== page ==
Monday, May 20, 2024

Why Mike Tyson is a ‘unicorn’ according to ex-bodybuilder who trained former heavyweight champ

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Mike Tyson’s punching power, on display in recent videos, has inspired awe. His running form, well, not so much.

Last week Tyson, 57, posted on social media a video of him sprinting, and it elicited a mix of reactions with his July 20 fight against Jake Paul, 27, less than three months away.

“Mike run like his shoes made outta concrete,’’ Comedianblakron wrote on Instagram.

Gabe_drennan commented, “Showty running like a toddler.’’

“He is almost 60 years old!!” wrote Abdullah_aa90. “Most of you cant run at 28.”

Then there was Brad Rowe. He’s a former bodybuilder who helped train Tyson for the boxer’s exhibition fight against Roy Jones Jr. in 2020. After watching the video of Tyson sprinting, Rowe reminisced about what he witnessed when he worked with the former heavyweight world champion.

“Mike is a unicorn,’’ Rowe told USA TODAY Sports. “He is stiff and uncoordinated in so many aspects of training. Then when he enters the ring he turns into a ballerina. It’s unexplainable.’’

Why does Mike Tyson look stiff?

When Tyson began training for the Jones bout, Rowe said, he encouraged “Iron Mike” to ease into the running drills.

“Day 1 he’s like, ‘No, (expletive) you. I’m sprinting,’ ” Rowe recalled. “So I was like, ‘All right. Let’s pray for no injuries today.’’

Rowe said he feared Tyson might tear a hamstring.

“We’d go to this tennis court and he would like jog around the corners and sprint the straightaways and I’d be, like, I didn’t want him doing it,’’ Rowe said. “Because especially with someone older, an athlete like that that’s not used to that explosive moment.’’

Abel Sanchez, who trained Gennadiy Golovkin and three boxers who won world titles before Sanchez retired, also expressed concern that Tyson could injure himself before the fight against Paul.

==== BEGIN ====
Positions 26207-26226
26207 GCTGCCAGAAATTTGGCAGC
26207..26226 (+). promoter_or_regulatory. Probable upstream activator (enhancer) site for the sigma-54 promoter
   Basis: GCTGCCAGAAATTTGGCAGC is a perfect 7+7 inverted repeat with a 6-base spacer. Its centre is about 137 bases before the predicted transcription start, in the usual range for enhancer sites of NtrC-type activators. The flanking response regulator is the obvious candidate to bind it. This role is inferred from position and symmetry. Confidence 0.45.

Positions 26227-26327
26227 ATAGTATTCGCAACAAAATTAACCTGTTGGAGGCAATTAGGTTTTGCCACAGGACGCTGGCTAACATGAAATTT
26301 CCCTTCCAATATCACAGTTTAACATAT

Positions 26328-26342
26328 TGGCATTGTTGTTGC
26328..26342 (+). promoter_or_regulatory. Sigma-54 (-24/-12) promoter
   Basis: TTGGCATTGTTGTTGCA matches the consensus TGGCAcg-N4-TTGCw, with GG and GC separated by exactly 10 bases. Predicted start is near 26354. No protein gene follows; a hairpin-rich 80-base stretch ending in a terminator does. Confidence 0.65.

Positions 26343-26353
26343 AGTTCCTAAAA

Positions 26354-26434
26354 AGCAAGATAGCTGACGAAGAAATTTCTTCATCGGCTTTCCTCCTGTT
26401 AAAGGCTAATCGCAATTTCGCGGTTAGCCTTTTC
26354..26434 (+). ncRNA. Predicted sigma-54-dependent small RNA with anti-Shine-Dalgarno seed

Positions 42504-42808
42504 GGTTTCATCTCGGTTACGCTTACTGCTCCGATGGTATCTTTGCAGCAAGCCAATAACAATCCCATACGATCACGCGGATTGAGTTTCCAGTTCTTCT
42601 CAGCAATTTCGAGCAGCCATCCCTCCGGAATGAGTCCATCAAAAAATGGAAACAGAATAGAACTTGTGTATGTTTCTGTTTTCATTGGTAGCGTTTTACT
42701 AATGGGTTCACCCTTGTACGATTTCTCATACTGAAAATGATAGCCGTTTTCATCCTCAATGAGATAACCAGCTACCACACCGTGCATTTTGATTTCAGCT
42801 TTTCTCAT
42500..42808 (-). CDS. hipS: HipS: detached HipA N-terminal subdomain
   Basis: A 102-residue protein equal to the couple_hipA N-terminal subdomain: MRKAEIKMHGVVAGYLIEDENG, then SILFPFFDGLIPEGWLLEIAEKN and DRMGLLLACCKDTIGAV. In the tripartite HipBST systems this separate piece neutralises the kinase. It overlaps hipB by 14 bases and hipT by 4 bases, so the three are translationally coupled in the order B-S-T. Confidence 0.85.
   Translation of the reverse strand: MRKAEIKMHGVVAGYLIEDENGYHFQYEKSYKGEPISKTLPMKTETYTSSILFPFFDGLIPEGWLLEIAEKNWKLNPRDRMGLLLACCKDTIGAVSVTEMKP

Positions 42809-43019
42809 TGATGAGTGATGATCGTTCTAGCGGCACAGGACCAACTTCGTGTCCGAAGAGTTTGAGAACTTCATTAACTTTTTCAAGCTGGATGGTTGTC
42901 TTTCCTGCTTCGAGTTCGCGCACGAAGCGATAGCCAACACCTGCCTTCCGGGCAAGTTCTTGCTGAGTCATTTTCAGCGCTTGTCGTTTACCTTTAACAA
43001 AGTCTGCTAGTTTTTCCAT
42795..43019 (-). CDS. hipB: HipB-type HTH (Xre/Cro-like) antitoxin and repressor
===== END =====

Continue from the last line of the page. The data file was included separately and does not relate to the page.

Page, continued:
Sanchez said sprint work is an essential part of a training program, largely because it prepares boxers for a spiked heart rate triggered by bursts of punches. But he said the video shows Tyson lacks flexibility.

“And I would bet within a couple of weeks, he’d be so flexible or a lot more flexible that he wouldn’t look as awkward as he did in that sprint,’’ Sanchez said.

Tyson refusing to ease into sprint work while training Jones seemed to confirm Sanchez’s suspicion.

“There’s not enough teachers today demanding that a certain training regimen be done,’’ Sanchez said. “And there’s a lot of guys just doing it because a fighter wants it done that way. But that is very dangerous.”

Veteran trainers express confidence

Virgil Hunter, who has trained several world champion boxers, said the video left him feeling Tyson “knows exactly what he needs.’’

“You can tell that he is not caught up in the form of running,’’ Hunter added. “He is locked in on the effectiveness of the runs.’’

Hunter said he thinks the video is a sign that Tyson is taking his training back to where it started – in gritty New York gyms and training under gritty Cus D’Amato.

Aaron Snowell, who trained Tyson for about a five-year stretch starting in the mid-1980s, said the sprint work has a clear impact.

“Form and technique brings speed that brings power,’’ he said. “And it all starts with your feet motion. Your feet and the upper part of your body is working simultaneously. It causes form and technique that brings speed that brings power.”

But video also suggests Tyson is determined as he prepares to fight a man 30 years younger than he is.

“One thing about Mike Tyson, when he has something in his mind that he wants to do, he will work incredibly (hard) day and night,’’ he said. “He’ll give you everything he got.’’

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